Jake's Reviews > Joseph Smith the Prophet

Joseph Smith the Prophet by Truman G. Madsen
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Jun 15, 2009

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bookshelves: religion, biography
Read 3 times. Last read October 1, 1994.

These lectures ought to be titled: Joseph Smith the Hero. By the time Madsen is done painting his portrait, the Mormon Prophet seems more a Greek statue than a human.

When I was a green LDS missionary in rural Maine, my trainer introduced me to this collection of lectures. We listened to them as part of our morning study. My mission boundaries included the birthplace of Joseph Smith, and the town where he had a famous leg operation as a boy. So I was primed to relish these lectures.

Madsen is candid at times, especially about Joseph's introduction of the practice of polygamy. That being acknowledged, this lecture series is first and foremost a testimonial. Madsen even ends each lecture by testifying and closing with the Mormon liturgical coda: "In the name of Jesus Christ, Amen."

By way of disclosure, I am no longer a practicing Mormon. There is much of Joseph Smith's history that Madsen doesn't cover, or makes no attempt to be objective about. So I do not recommend this book as an academic resource. But as a cultural sampling of how endeared Joseph Smith's memory is to contemporary Mormons, I say don't pass it up.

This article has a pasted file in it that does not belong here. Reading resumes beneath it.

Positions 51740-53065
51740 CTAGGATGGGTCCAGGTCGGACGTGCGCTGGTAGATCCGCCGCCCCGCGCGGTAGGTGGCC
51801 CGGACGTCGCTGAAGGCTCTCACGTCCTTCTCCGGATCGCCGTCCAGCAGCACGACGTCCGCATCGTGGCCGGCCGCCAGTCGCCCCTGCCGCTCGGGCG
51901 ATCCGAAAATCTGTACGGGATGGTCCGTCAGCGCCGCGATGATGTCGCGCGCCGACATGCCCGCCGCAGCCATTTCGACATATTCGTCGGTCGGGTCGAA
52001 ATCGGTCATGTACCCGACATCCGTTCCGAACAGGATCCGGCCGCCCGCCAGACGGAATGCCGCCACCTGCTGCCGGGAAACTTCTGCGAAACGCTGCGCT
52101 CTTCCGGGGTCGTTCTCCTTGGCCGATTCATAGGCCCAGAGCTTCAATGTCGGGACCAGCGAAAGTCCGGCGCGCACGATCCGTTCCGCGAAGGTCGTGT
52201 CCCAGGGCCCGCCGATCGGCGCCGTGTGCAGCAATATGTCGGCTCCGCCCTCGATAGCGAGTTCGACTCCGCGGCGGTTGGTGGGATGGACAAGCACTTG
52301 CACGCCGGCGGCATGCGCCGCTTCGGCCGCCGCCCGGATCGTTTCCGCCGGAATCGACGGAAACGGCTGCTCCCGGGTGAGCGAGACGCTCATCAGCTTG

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Reading Progress

Finished Reading
Finished Reading
Started Reading
October 1, 1994 – Finished Reading
June 15, 2009 – Shelved
January 24, 2010 – Shelved as: religion
January 26, 2010 – Shelved as: biography

Comments (showing 1-2 of 2) (2 new)

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message 1: by David (new)

David Menzies Out of interest, is it Joseph Smith's history that has led you to not practise Mormonism anymore or for other reasons?

Jake David wrote: "...is it Joseph Smith's history that has led you to not practise Mormonism anymore or for other reasons?"

Hi, David. It is difficult to sum up my journey out of practicing Mormonism. I could write at length about the various reasons I woke up to, and began to appreciate, my agnosticism.

I would not single out Joseph Smith's history as a singular reason. It is one of several. The common thread is the disconnect between Mormonism as it is depicted, and frankly marketed, in Sunday services and church publications: simplistic, polished, immaculate. Contrast that with Mormonism according to a wide and well-vetted range of historical sources in and out of the Church: complex, messy, evolving. The conflict between those two renderings of the Church is in fact one of the tensions that Truman G. Madsen wrestles with in his opus to Joseph. But again, Joseph's history by itself is not the key reason. Though, it is one of the roots of my skepticism.

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